Ice growth on the cooling surface in a jacketed and stirred eutectic freeze crystallizer of aqueous Na2SO4 solutions
- University of Cape Town
- Lappeenranta University of Technology
Eutectic freeze crystallization (EFC) has been pronounced a promising separation technique to recover ice and salt simultaneously in an energy-efficient manner. Alike other freeze concentration methods, the accumulation of an ice layer, commonly known as ice-scaling, on the heat exchanger surface during operation thwarts the commercial application of EFC as the advantage of low energy requirement is outstripped by high investment cost, scaling up and operational complexities associated with the use of a scraper blade to remove the ice-scaling. Therefore, the aim of this research work is to investigate the ice-scaling phenomenon on a subcooled heat exchanger surface in the absence of mechanical scrapping. For a continuous EFC system, the influence of temperature driving force (ΔT) and the degree of agitation on the onset/induction time (tind) of ice-scaling are considered while keeping the other parameters, e.g., solution concentration (4 wt% Na2SO4 (aq) solution), the level of initial undercooling (0.28 °C) and the residence time (30 min) constant. The experimental results show that at a certain level of agitation, tind is inverse proportional to ΔT. At a low level of ΔT (i.e., <2.0 °C), the effect of the degree of agitation on tind declines. Contrary to this, at a high level of ΔT (>6.0 °C), the effect of the degree of agitation on tind becomes substantial. At the eutectic condition, the heat transfer coefficient of the solution (hsol) in the crystallizer prevails over that of mass transfer (kl). In the experimental setup, the overall heat transfer coefficient for a jacketed vessel type crystallizer is restricted by the heat transfer coefficient of the jacket side coolant (hj). The power number (Np) and pumping number (Nq) for a two-blade paddle type impeller and a crystallizer of specific dimensions and orientation are estimated by means of computational fluid dynamics (CFD) modeling and are used to calculate the specific power input (ε) and impeller pumping capacity (Q) at different levels of agitation. Furthermore, CFD simulations of heat transfer from the coolant to the bulk solution are performed to investigate the effect of the agitation level on solution cooling in the non-crystallizing condition.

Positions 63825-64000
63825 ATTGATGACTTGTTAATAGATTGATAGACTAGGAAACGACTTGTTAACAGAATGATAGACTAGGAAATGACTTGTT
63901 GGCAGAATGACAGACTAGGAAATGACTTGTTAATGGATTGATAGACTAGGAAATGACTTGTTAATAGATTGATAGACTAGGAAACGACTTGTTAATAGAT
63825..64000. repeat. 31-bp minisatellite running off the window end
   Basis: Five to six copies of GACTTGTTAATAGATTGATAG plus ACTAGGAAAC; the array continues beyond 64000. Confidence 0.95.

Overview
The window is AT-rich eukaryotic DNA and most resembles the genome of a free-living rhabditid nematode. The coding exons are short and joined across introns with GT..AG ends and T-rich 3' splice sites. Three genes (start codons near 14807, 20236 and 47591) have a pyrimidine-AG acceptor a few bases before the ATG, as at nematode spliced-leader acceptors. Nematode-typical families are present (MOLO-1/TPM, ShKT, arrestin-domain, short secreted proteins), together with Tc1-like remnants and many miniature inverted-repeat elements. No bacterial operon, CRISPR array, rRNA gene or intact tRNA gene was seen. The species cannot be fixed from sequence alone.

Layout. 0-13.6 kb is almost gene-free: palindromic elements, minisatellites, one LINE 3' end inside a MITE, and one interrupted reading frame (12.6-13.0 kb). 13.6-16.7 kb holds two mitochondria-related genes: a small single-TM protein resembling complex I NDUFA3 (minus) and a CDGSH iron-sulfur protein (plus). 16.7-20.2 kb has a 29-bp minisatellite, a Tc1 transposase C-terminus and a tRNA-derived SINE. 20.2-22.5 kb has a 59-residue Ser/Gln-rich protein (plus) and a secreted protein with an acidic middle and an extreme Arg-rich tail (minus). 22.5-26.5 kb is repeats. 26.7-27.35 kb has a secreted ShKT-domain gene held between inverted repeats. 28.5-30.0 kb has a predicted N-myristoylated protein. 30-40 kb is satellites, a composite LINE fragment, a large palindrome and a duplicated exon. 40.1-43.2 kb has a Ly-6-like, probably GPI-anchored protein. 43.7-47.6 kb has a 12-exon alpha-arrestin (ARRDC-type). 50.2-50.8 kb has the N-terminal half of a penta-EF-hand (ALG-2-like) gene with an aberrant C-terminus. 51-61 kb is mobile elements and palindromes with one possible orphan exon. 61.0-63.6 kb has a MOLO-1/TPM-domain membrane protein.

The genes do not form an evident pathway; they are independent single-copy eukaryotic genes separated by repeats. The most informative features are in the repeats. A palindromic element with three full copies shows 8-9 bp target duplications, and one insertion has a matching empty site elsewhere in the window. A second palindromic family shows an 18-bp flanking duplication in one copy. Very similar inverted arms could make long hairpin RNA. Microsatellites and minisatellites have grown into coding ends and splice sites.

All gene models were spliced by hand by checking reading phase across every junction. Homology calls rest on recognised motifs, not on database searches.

|Julkaisu||Separation and Purification Technology|
|Tila||Julkaistu - 24 maaliskuuta 2017|
|OKM-julkaisutyyppi||A1 Julkaistu artikkeli, soviteltu|